By: Gel Evangelista
The Caribbean is best known for its white-sand beaches, turquoise waters, and stunning ocean life that you can see when snorkelling or scuba diving. However, that doesn’t mean there’s nothing for you if you’re into history. The Caribbean has seen the Spanish, English, Dutch, French, and many more settled here. So, remnants of forts and colonial architecture can be found throughout the Caribbean. In this article, we’ll take a look at some of the most notable sites that history buffs should have on their Caribbean itinerary!
Fort Charles, Port Royal, Jamaica
Starting off in Jamaica, Fort Charles dates all the way back to 1650 – 1660. It was the first fort constructed in the city of Port Royal on the spit of land below the Jamaican capital Kingston, on the south of the island.
Port Royal itself is a pretty cool place to visit too. Once considered the wickedest and richest city in the world, it was established by the Spanish in the 16th century and was the largest city in the Caribbean for a time – before it was destroyed by an earthquake in 1692. Sunken Pirate City is also a great place to visit nearby!
Discovery Bay, Jamaica
Another of Jamaica’s top historical notable sites is Discovery Bay. Why’s it called that; you may be wondering? Well, Discovery Bay is said to be the first spot where Christopher Columbus landed in the Caribbean (although others will tell you it’s Sevilla La Nueva, also in Jamaica).
Discovery Bay is, in fact, an entire town, not just a bay, and there’s plenty of stuff to see here. Most interesting for history buffs will certainly be Columbus Park, a historical and archaeological park with stunning ocean views.
Fort Rodney, Pigeon Island, St. Lucia
The hilltop Fort Rodney is one of the most exciting attractions on St Lucia’s north shore. When it was constructed, the fort was intended to give a view of the bay and protect against marauders. Today though, you don’t need to worry about the second part and just enjoy the sweeping views of Rodney Bay.
Fort Rodney is a popular hiking spot in Pigeon Island National Park, so don’t forget your walking boots!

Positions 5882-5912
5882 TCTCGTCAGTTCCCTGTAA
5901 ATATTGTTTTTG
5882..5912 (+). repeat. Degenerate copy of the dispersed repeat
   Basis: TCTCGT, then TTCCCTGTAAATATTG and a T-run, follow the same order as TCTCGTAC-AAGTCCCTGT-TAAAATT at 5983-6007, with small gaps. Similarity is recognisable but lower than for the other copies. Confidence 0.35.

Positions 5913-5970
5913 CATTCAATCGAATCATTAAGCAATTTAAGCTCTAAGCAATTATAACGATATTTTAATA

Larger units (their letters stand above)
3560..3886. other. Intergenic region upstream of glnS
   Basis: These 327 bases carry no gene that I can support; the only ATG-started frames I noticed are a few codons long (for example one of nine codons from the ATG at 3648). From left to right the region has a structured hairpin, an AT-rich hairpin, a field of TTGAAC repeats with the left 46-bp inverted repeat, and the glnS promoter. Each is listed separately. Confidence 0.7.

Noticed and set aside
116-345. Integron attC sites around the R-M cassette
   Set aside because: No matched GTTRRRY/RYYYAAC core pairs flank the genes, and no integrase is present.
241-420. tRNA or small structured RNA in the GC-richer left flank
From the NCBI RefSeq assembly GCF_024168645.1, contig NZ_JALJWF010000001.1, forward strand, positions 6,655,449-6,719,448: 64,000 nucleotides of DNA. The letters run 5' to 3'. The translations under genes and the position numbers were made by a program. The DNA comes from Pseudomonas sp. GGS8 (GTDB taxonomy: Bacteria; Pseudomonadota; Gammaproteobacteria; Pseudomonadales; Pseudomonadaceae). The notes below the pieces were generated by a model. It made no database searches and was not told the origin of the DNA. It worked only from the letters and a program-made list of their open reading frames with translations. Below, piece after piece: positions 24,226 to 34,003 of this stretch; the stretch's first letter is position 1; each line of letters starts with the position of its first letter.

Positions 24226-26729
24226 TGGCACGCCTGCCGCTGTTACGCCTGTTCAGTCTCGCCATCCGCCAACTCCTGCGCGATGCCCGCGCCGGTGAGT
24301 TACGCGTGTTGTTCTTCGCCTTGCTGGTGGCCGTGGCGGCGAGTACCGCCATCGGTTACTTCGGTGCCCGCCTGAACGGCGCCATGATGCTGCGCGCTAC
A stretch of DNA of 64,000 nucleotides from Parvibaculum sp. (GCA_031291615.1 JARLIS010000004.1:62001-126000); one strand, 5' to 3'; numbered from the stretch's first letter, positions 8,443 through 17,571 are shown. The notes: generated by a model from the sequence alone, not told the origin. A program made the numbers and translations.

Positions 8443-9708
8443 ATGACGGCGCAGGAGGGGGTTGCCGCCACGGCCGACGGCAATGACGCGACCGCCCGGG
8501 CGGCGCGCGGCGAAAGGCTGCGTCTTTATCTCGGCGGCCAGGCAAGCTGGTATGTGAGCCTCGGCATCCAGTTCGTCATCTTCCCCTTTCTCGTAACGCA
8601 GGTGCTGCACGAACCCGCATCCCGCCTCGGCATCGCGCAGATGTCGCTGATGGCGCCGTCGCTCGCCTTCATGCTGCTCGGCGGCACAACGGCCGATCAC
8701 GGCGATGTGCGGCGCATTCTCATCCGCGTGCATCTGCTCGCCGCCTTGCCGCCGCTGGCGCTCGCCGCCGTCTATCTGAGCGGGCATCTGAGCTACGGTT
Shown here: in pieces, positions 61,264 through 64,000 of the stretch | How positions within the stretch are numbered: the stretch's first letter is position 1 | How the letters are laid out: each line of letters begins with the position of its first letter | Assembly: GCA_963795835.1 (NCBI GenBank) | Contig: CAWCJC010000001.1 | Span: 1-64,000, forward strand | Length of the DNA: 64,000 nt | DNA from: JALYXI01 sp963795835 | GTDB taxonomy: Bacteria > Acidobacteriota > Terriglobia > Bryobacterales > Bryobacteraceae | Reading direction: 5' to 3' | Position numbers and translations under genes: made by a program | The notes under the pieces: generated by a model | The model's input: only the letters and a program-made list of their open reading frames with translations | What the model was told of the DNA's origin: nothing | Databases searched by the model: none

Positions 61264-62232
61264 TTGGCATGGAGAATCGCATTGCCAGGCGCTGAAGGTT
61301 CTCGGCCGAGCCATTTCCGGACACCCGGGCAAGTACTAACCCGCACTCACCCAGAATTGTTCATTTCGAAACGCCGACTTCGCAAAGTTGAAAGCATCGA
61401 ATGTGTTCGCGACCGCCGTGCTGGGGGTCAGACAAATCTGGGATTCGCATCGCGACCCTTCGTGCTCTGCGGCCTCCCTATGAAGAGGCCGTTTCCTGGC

Morne Coubaril Estate, St. Lucia
The Morne Coubaril estate used to dominate St. Lucia. Formerly used to produce sugar cane syrup, cocoa, and processing coconuts, now you can visit the on-site museum to see exactly how they plantation worked. The traditional huts mean you can capture a snapshot of life at the estate, before wandering round in beautiful botanical surroundings.
Nowadays, these notable sites are so much more than just a museum. On offer, you can enjoy waterfall hikes, zip-lining, and horseback riding. Therefore, it’s a great place for history buffs to come with their families as there’s plenty to do if the kids aren’t quite as into the historical side as you are!
National Theatre of Costa Rica, San José, Costa Rica
Not dating quite as far back as some of the colonial forts and towns on this list, San José’s National Theatre of Costa Rica is a neo-classical building widely considered to be the most beautiful in the whole of the Costa Rican capital. The interior is filled with priceless murals and paintings, with the ceiling considered to be one of the 10 best in the world.
You can do a self-guided tour of the theatre, or if you’re really into the arts, why not book a ticket to a show?!
Liberia, Costa Rica
Liberia is the capital of the Guanacaste region and it’s not a city for fancy restaurants and boutique shopping. However, history buffs: you’re in luck! The town has developed over the years, but it’s still considered a colonial town and is full of whitewashed buildings.
What you’ll really want to see though is the notable sites of an epic battle from back in 1856. Deep inside the Santa Rosa National Park is the scene where filibusters who wanted to enslave Costa Ricans were repelled by Tico troops. This short battle resulted in the freedom of many Costa Ricans.
Panama Viejo, Panama City, Panama
Panama City was the first city in the Pacific established by Europeans. It was the jumping-off point for exported gold for over 150 years until it was sacked by Captain Henry Morgan in the second half of the 17th century.
The ruins of Panama Viejo are still a must-see in the city and take you back to a time when the Spanish were just settling in the new world. When the city was sacked, it was moved a little further down the coast to our next spot on the list…
Casco Viejo, Panama City, Panama
The historic centre of Panama that hasn’t been razed to the ground is now a UNESCO World Heritage site. Rather than a museum or attraction, it’s a piece of living history where you can admire the colonial architecture from the indigenous art galleries, jazz bars, and fine chocolate shops that now inhabit these beautiful old buildings.
Mount Vernon Plantation, St. Maarten
This historical park housed the plantation which gave St. Maarten its wealth during the years of colonialism and early independence. The two acres set in a green valley were where sugar, rum, and a number of spices were produced and became the backbone of the island’s economy. Enjoy exploring and walking between the old mills and buildings that dot the plantation.
Soualiaga Museum, St. Maarten
Make things easier by booking a tour with Rainforest Adventure when you’re in St. Maarten, where you can tailor your trip to your interests. The Emilio Wilson Museum is the starting point for many St. Maarten tours, and it gives you the opportunity to enjoy a living museum, purchased and re-purposed by the grandson of one of the slaves who used to work on the plantation.
There are other attractions nearby including the Sky Explorer chairlift, downhill schooner, and ziplining across the valley. For more tips and attractions guides for the whole family, check out Trip101 and The Vacationist by Rainforest Adventures.